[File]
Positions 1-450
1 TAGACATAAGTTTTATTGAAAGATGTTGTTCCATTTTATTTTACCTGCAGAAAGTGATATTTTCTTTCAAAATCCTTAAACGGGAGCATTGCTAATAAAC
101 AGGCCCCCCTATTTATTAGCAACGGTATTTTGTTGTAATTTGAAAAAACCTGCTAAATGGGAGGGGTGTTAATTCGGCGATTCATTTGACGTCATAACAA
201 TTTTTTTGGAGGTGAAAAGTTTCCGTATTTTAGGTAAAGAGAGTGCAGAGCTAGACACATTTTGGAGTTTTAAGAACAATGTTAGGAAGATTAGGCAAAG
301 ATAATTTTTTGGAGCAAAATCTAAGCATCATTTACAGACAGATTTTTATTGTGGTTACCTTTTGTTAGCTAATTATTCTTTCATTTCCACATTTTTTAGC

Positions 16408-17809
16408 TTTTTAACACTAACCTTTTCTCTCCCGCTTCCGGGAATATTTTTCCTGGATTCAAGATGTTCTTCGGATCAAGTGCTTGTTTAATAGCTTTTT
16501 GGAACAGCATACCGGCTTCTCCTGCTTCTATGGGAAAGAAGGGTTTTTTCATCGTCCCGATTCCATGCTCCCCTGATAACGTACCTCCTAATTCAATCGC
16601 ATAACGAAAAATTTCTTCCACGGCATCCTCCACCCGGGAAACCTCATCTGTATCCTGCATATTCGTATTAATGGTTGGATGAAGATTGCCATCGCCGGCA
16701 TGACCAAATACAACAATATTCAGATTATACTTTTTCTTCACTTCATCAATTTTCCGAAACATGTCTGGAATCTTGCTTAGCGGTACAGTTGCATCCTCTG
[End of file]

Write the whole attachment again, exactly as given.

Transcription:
Positions 1-450
1 TAGACATAAGTTTTATTGAAAGATGTTGTTCCATTTTATTTTACCTGCAGAAAGTGATATTTTCTTTCAAAATCCTTAAACGGGAGCATTGCTAATAAAC
101 AGGCCCCCCTATTTATTAGCAACGGTATTTTGTTGTAATTTGAAAAAACCTGCTAAATGGGAGGGGTGTTAATTCGGCGATTCATTTGACGTCATAACAA
201 TTTTTTTGGAGGTGAAAAGTTTCCGTATTTTAGGTAAAGAGAGTGCAGAGCTAGACACATTTTGGAGTTTTAAGAACAATGTTAGGAAGATTAGGCAAAG
301 ATAATTTTTTGGAGCAAAATCTAAGCATCATTTACAGACAGATTTTTATTGTGGTTACCTTTTGTTAGCTAATTATTCTTTCATTTCCACATTTTTTAGC

Positions 16408-17809
16408 TTTTTAACACTAACCTTTTCTCTCCCGCTTCCGGGAATATTTTTCCTGGATTCAAGATGTTCTTCGGATCAAGTGCTTGTTTAATAGCTTTTT
16501 GGAACAGCATACCGGCTTCTCCTGCTTCTATGGGAAAGAAGGGTTTTTTCATCGTCCCGATTCCATGCTCCCCTGATAACGTACCTCCTAATTCAATCGC
16601 ATAACGAAAAATTTCTTCCACGGCATCCTCCACCCGGGAAACCTCATCTGTATCCTGCATATTCGTATTAATGGTTGGATGAAGATTGCCATCGCCGGCA
16701 TGACCAAATACAACAATATTCAGATTATACTTTTTCTTCACTTCATCAATTTTCCGAAACATGTCTGGAATCTTGCTTAGCGGTACAGTTGCATCCTCTG